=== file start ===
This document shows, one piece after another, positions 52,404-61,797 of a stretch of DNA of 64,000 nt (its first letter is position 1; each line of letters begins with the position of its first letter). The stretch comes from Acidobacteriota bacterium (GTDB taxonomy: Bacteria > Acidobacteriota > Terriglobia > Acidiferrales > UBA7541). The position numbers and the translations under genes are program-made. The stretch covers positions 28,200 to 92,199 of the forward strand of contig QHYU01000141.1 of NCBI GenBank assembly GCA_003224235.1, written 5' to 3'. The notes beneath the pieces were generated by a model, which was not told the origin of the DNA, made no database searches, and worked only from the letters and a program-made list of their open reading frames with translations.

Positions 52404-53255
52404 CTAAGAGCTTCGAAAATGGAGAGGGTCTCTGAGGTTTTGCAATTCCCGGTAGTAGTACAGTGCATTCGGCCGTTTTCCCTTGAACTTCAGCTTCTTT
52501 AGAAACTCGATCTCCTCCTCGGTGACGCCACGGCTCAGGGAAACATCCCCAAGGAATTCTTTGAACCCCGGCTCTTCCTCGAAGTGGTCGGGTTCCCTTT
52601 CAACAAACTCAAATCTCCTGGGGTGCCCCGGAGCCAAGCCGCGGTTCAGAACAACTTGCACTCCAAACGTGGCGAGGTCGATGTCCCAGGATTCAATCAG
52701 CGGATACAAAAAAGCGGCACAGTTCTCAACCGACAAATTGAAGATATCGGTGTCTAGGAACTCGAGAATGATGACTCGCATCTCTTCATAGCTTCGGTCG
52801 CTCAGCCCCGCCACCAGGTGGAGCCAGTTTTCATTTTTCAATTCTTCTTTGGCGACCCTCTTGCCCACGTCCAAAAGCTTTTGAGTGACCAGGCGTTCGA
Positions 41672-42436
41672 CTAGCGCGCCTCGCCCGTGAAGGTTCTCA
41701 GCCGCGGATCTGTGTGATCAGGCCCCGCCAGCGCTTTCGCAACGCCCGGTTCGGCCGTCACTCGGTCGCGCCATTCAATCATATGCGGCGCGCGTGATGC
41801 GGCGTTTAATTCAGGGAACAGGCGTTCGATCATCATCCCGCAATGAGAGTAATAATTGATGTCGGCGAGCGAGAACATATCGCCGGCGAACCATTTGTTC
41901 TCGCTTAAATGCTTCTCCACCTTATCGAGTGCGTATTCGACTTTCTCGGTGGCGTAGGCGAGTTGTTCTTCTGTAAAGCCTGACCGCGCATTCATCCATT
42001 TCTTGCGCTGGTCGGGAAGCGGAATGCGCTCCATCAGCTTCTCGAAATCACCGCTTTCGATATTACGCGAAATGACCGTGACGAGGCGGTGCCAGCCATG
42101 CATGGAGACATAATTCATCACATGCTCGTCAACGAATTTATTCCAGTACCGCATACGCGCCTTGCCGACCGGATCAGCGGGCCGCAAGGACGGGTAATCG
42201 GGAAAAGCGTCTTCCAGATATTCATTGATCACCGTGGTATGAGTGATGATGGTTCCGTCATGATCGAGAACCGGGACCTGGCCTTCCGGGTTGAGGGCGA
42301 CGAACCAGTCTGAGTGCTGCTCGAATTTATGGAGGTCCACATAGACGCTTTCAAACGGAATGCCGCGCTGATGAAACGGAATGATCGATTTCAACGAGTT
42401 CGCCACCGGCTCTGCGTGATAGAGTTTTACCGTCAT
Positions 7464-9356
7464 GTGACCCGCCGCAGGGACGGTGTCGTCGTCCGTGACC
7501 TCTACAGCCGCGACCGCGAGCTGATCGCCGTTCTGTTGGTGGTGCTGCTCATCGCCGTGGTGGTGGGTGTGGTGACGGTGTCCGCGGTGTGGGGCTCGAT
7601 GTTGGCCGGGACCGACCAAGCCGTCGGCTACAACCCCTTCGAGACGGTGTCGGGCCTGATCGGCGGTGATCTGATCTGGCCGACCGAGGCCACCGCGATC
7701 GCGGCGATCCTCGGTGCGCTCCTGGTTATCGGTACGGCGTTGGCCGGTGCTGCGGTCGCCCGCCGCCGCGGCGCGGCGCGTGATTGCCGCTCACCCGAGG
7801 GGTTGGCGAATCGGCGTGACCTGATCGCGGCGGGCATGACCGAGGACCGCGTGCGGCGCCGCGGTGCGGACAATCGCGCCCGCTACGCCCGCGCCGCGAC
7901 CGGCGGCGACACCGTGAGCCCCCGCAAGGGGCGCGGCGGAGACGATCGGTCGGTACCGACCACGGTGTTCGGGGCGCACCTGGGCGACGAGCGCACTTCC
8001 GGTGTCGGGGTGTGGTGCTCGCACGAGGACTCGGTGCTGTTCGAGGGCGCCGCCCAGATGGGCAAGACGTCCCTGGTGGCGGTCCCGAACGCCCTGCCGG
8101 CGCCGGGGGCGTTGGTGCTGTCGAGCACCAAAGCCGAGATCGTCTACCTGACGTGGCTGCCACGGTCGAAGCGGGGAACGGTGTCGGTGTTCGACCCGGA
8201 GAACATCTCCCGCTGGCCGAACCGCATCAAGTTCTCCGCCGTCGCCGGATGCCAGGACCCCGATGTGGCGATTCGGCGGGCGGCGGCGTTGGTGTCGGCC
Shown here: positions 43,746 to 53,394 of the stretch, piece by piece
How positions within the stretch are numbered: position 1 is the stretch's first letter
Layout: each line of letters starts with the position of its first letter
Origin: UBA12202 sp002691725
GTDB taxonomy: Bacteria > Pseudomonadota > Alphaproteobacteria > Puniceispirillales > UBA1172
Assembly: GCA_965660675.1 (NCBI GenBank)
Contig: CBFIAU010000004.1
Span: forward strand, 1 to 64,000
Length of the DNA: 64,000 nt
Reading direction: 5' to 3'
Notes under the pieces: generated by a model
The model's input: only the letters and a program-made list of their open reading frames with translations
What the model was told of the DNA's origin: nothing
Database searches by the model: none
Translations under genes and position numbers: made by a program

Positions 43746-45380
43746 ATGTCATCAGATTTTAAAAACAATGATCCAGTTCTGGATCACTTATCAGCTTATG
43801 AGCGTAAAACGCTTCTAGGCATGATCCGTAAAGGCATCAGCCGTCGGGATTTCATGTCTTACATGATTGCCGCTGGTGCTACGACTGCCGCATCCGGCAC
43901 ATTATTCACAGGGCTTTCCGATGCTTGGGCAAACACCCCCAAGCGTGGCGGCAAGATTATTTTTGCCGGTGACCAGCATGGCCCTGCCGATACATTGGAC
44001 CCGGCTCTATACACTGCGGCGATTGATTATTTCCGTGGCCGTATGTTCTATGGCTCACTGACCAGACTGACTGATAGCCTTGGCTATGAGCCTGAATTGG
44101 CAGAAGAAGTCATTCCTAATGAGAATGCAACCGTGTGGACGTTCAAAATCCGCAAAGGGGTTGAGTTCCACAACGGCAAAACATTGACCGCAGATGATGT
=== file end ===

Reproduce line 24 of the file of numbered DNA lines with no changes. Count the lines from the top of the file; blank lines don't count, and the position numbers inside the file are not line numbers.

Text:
7901 CGGCGGCGACACCGTGAGCCCCCGCAAGGGGCGCGGCGGAGACGATCGGTCGGTACCGACCACGGTGTTCGGGGCGCACCTGGGCGACGAGCGCACTTCC